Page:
Pete Nelson,
Days Like Horses
(Signature Sounds, 2000)

Days Like Horses is Pete Nelson's second release, following up the much appreciated Restless Boys' Club. Subtitled "a novel in fifteen tunes," Nelson moves through the stages of heartbreak with evocative lyrics and strong arrangements.

Although the subject of most of these songs is love, the styles are anything but commonplace. The opening track, "You Don't Love Me," is reggae Nelson-style, before moving on with a song about moving on, "Depot Stories" -- an almost spoken-word account of the passengers in a New York City train station. True to the lyrics, the next song shows another of those stories, evoking a jazz bar with piano and bass and what could pass for a jazz standard, "It Still Makes Me Smile."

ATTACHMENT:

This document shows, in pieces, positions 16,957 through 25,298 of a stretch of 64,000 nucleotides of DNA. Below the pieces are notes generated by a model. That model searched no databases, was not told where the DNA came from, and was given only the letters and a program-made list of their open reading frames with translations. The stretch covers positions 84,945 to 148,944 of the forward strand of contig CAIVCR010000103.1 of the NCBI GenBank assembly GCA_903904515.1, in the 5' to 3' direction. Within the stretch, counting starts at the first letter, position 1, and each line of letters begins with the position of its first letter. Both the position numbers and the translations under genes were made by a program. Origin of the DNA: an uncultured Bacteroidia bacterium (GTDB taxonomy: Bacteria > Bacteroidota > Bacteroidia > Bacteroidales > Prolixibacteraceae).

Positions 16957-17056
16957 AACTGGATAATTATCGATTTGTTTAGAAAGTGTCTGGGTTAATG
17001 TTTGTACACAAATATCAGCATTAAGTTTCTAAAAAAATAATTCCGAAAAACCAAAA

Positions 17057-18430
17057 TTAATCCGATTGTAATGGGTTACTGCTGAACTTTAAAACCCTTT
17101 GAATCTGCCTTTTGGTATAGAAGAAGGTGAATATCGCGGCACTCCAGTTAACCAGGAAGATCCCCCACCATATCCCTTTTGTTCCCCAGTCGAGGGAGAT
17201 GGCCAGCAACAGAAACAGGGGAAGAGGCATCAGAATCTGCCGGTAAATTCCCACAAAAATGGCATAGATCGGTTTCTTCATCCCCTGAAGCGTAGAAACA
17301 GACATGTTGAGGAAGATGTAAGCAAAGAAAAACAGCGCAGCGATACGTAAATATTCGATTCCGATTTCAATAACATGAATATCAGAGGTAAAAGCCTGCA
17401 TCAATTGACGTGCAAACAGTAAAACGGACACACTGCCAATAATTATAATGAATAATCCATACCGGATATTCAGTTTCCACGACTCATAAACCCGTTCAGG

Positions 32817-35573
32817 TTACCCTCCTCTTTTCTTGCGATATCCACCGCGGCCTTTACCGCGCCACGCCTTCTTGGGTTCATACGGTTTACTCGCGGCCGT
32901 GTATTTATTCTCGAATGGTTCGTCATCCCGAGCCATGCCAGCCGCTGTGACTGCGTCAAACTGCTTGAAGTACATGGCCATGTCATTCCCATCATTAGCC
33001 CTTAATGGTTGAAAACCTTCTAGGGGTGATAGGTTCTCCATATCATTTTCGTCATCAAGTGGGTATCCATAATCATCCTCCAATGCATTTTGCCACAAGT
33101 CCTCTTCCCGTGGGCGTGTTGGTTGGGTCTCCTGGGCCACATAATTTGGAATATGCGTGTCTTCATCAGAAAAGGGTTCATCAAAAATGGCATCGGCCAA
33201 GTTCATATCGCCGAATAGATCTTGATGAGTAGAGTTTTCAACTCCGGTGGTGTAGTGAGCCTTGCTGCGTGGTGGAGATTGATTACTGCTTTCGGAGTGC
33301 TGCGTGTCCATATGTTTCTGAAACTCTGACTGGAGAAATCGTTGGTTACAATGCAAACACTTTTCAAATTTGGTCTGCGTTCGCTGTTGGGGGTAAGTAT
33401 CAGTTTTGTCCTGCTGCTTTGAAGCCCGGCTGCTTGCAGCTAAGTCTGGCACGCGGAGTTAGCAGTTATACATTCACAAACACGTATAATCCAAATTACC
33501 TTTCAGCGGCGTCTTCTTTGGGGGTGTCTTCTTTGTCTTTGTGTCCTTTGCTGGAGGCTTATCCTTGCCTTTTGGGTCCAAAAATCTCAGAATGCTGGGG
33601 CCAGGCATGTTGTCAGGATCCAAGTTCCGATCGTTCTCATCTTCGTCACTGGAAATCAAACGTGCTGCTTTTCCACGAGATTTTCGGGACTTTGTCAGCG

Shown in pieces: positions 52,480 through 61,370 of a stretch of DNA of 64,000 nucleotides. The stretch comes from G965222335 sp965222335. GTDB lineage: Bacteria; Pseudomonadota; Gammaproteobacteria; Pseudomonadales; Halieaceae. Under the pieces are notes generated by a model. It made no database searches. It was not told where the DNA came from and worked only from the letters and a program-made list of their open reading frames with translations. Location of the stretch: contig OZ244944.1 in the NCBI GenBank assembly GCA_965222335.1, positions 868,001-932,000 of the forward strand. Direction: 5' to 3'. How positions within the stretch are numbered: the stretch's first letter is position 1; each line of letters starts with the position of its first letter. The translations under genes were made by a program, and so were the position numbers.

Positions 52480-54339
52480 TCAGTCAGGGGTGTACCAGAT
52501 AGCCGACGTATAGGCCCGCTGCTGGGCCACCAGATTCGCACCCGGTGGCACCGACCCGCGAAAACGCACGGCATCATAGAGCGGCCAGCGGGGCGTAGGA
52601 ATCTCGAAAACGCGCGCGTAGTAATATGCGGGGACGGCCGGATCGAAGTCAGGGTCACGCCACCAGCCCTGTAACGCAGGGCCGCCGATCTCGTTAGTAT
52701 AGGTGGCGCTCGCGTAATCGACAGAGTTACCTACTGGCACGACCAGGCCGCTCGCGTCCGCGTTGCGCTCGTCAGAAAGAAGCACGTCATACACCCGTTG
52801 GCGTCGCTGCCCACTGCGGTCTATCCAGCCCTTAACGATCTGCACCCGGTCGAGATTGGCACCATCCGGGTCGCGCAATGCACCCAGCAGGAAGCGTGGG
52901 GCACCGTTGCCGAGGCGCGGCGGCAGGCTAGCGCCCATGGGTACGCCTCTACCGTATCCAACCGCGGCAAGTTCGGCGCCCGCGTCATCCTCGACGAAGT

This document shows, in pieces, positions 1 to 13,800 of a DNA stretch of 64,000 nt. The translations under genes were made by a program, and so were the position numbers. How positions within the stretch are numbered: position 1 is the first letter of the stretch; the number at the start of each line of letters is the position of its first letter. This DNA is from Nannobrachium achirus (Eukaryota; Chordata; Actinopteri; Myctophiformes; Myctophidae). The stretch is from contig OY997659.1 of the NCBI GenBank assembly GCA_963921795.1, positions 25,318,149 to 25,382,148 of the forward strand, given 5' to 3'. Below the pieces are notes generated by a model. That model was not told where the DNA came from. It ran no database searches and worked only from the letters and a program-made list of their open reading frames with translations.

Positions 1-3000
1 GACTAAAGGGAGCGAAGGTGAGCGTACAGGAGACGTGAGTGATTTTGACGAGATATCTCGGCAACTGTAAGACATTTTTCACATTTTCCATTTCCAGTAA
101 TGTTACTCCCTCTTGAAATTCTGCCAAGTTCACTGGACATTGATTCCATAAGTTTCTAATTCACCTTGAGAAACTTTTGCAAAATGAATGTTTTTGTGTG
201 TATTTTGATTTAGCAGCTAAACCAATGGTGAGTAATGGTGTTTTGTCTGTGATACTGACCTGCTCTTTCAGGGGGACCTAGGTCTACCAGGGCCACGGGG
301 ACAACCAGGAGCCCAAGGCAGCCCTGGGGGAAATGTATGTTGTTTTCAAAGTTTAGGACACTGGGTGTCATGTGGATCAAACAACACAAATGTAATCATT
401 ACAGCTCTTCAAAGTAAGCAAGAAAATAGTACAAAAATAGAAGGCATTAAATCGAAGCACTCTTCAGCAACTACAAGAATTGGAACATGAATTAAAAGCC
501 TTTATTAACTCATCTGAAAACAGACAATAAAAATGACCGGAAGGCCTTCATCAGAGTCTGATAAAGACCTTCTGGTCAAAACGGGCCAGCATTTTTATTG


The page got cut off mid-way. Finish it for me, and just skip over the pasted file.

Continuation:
I could move track by track through this album, detailing Nelson's varying musical styles and his ability to lyrically capture all the ups and downs of recovering from a broken heart, but I don't have that much time. Let me just say that Nelson knows what he's doing here. Days Like Horses is superbly put together, both lyrically and musically.

Thematically, Pete Nelson has created a stunning album, ultimately leaving the listener with the feeling that things will be OK. Listening to Days Like Horses (titled after a similar poem by Charles Bukowski) is an emotional journey, one made more comfortable by the comforting voice of Pete Nelson and the assurance found there.

[ by Audrey M. Clark ]
Rambles: 4 August 2001

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